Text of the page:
Certainly, the teacher will instruct them. She will remove the debilitating agents and conditions be they parental zeal, indiscipline, emotional vapidity or iffy love affairs and make sure that the coursework is completed, the exams sat, the “distinctions” obtained. She will dismissively wave away the thanks with a “you did it, not me”. Great teachers emerge from such skirmishes relatively unscathed, but bad ones? Their lot is darker. Forever debilitated by ego overdrives and personality clashes, they must suffer the psycho-emotional backlash of insisting that it has got to be their way or the highway. They must deal with raping their students and being shot to death by them – literally and figuratively.

I said that the identification of a disciple will only fill an eighth of a great teacher’s cupbecause, in my experience, they would be lucky to find four disciples in their lives and even if they do, their cup would only be half full. Something significant is missing in disciples. Something more is needed by teachers. Something they can never seek or want but can only pray for and wait for. These are their successors.

Those come neither for instruction nor for learning nor playing. None of that is important to them. In lives past they’ve been there, done that and all of it is the merest technicality, effortlessly remembered, mastered, discarded. Only such a person can be taught to teach and not merely to play. Such a one comes filled to the brim – with emptiness. Such a one is full of the lack of desire and bursting at the seams with lack of ego.Such a one can touch an instrument – any instrument – and see in the sounds, a cocooned sampling of the entire universe. Only such a one can achieve that miraculous ability to teach because she is completely cognizant of the fact that she is empty. And empty, she gets plenty.

Continuing to want only empty she can therefore distribute plenty in endless bounty.
Such a one can teach brilliantly and such a one can perform any instrument brilliantly. If by some chance, such a one graces a teacher, the teacher would take her… to keep, feed and nurture withthe teacher’s very blood. Over years, the teacher will empty herself into such a one in a way she never could with a disciple whose skillset and mindset are limited to singular relationships. Removed from relationships, there is only the certainty of union. Of such magical connects were the great gurukulas (teacher-teacher bloodlines) born in the East. Those unions are complex and only fully understood by great teachers.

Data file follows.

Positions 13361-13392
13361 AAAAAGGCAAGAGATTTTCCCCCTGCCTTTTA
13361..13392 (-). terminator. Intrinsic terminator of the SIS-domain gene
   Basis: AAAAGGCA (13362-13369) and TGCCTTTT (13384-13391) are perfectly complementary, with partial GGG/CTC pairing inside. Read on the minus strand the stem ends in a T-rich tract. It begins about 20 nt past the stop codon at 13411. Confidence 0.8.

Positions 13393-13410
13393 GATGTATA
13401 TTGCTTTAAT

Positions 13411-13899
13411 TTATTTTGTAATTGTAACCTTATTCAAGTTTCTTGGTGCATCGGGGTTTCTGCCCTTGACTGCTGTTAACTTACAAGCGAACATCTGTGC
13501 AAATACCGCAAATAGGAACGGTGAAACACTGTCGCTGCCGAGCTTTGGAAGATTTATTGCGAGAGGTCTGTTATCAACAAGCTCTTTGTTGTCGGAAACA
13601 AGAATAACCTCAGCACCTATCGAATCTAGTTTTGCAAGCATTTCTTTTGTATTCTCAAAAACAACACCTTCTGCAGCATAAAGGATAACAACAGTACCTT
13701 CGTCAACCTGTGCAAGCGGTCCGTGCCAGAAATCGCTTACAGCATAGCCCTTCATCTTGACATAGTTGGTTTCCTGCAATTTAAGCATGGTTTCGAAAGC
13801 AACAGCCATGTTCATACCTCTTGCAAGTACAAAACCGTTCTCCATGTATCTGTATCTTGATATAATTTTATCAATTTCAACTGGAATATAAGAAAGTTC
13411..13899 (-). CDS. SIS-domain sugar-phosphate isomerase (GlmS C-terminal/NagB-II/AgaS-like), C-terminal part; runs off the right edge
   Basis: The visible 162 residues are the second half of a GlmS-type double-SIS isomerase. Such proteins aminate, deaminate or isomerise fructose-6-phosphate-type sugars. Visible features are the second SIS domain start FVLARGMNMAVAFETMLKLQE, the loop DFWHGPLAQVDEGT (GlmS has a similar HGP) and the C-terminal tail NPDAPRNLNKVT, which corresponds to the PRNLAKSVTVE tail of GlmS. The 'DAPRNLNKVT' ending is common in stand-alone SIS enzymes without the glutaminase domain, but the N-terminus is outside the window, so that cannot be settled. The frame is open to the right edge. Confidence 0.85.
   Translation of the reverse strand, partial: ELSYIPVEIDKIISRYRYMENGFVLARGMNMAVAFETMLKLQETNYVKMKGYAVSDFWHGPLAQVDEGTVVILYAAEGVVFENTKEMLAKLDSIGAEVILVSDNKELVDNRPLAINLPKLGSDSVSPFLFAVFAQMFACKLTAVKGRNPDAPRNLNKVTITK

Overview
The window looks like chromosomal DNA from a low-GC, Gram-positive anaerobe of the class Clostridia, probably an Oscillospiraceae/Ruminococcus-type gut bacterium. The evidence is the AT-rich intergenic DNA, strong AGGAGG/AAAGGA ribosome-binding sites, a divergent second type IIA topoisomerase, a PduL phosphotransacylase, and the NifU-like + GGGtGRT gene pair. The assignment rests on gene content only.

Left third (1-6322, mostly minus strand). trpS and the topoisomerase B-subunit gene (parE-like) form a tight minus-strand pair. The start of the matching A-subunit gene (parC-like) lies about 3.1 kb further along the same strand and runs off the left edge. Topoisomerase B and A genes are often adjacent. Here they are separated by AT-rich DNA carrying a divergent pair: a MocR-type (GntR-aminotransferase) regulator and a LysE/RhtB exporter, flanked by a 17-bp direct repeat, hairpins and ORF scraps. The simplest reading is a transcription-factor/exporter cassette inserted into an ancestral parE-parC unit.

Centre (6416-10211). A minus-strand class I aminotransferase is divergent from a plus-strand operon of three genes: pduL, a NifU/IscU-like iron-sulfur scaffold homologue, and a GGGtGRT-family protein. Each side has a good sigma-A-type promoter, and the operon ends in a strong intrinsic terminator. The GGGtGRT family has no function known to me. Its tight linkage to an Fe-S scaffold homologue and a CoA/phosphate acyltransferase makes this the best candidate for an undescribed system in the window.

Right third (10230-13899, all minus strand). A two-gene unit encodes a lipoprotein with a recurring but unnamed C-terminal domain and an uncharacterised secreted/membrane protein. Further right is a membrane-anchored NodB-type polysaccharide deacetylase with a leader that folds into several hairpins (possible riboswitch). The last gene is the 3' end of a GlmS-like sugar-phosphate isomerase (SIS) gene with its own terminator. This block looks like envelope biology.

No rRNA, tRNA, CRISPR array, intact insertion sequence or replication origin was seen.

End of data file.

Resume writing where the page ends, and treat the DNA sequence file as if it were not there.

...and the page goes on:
That is why Ustad Allaudin Khan gave his school to Ustad Podiappuhamy the universally accomplished multi-instrumentalist/singer/dancer/teacher and not to Pandit Ravi Shankar the sitar playing disciple. That is why Ravi Shankar couldn’t really impart universal absolutes to his daughter Anoushka. That is why Barenboim the conductor/pianist/activist/humanist/advocate is a teacher and Barishnikov the dancer never was and never will be.
This connect is rare. Many a great teacher has died and their spectral knowledge buried with them for a successor never made her existence known. Of all the tragedies that a teacher must live through – and there are many – that…is the greatest. To the ego-warped idiot who senses recalcitrance on the part of a teacher to “show his all” this reluctance is seen viciously and disastrously as a “hiding of knowledge” or “mushti”. He little realizes that it is his own inadequacy that is preventing the sharing of something he is not capable of absorbing as happened to Musila in the presence of Guttila. In the modern world, with a dilution of the bloodlines of the greatest teachers of this world, the Musilas are many and the Guttilas few.

The teaching of music (2) The teaching of music (3)